The way we typically think about it, social anxiety involves a fear of being evaluated negatively by other people. Which is true.
But an interesting line of research suggests that people with social anxiety might also fear being evaluated positively by other people.
In a recent experiment, researchers had people with and without social anxiety disorder watch video clips that simulated the experience of getting some kind of social feedback. In some of the clips, an actor insulted the viewer and in others they complimented them. There were also neutral clips in which the actor gave the time of day, for example.
While people viewed the video clips, several physiological measures such as heart rate were recorded. Separately, participants in the study filled out questionnaires assessing their fear of negative and positive social evaluations.
Interestingly, the people with social anxiety had stronger physiological reactions not just to the negative feedback but to the positive feedback as well. On the questionnaires, they tended to rate themselves as being more afraid of both positive and negative social evaluations.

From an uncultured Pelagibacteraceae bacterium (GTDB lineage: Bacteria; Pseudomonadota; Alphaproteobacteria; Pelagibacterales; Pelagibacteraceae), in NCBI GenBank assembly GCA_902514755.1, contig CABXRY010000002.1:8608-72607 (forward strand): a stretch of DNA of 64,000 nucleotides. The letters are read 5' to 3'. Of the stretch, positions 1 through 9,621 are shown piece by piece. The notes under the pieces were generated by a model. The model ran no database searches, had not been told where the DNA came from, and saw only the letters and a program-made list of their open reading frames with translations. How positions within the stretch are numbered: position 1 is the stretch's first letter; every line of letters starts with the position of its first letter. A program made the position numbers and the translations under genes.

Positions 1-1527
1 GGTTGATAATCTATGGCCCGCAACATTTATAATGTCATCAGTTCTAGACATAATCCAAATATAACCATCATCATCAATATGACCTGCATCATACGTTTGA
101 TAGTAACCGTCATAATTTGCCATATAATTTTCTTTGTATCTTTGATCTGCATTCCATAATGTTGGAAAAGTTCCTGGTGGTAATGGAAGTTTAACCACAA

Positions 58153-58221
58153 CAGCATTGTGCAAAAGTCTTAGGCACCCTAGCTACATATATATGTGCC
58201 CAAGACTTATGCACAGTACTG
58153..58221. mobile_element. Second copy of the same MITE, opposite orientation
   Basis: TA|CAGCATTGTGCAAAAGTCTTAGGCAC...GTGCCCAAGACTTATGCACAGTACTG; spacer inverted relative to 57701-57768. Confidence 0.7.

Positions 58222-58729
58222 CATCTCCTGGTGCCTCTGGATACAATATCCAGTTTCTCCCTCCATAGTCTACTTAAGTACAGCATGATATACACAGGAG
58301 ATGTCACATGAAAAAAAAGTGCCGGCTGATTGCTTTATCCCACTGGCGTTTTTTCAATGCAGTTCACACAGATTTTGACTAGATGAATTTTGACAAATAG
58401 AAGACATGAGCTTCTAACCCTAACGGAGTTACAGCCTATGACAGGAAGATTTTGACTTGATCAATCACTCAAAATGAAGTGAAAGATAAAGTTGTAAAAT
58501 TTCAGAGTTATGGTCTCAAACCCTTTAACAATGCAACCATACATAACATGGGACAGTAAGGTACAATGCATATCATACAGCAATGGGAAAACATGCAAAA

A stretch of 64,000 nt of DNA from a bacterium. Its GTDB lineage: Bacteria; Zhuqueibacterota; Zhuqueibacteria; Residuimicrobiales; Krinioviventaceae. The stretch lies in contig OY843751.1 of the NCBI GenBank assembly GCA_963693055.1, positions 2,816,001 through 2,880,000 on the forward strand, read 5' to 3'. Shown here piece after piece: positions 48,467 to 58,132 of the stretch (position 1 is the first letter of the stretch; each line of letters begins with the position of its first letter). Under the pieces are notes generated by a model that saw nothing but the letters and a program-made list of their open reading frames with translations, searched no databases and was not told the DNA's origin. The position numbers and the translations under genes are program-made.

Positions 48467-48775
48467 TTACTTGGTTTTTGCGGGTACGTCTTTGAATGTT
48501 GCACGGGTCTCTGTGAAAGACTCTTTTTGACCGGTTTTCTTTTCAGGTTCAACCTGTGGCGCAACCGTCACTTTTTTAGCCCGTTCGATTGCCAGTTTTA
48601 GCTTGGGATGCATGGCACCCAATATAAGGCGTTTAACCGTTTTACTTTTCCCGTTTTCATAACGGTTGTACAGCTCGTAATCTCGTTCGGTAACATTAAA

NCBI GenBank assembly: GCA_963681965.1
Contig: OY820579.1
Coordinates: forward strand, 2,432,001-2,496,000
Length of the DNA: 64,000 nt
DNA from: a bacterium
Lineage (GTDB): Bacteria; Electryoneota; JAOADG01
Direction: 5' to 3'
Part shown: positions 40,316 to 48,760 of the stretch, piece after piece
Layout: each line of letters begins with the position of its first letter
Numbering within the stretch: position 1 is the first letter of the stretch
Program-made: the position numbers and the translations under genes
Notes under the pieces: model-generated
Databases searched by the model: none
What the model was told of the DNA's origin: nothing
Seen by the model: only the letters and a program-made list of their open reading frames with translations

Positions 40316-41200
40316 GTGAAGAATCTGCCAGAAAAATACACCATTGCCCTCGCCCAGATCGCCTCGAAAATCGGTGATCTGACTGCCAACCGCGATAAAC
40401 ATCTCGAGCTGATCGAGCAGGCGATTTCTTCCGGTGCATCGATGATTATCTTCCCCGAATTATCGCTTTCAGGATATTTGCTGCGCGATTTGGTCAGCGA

The researchers who led the study have done previous studies showing that people differ in how they respond to positive judgments from others.
For example, one study similarly showed people video clips simulating positive and negative feedback, but also measured whether people tended to feel pride after receiving positive feedback. It found that those who experienced more pride were more fearful of negative feedback but less fearful of positive feedback.
It’s not totally clear why people with social anxiety react more negatively not only to negative judgments from other people but to positive judgments as well. A possible explanation put forward by the researchers is that positive feedback might implicitly raise people’s social standing and put them at risk of coming into conflict with other high-status individuals.
That explanation remains speculative, though, until it’s tested rigorously. What these studies do show is that understanding social anxiety could entail looking at how people with social anxiety disorder see danger not just in negative social events but in seemingly positive ones as well.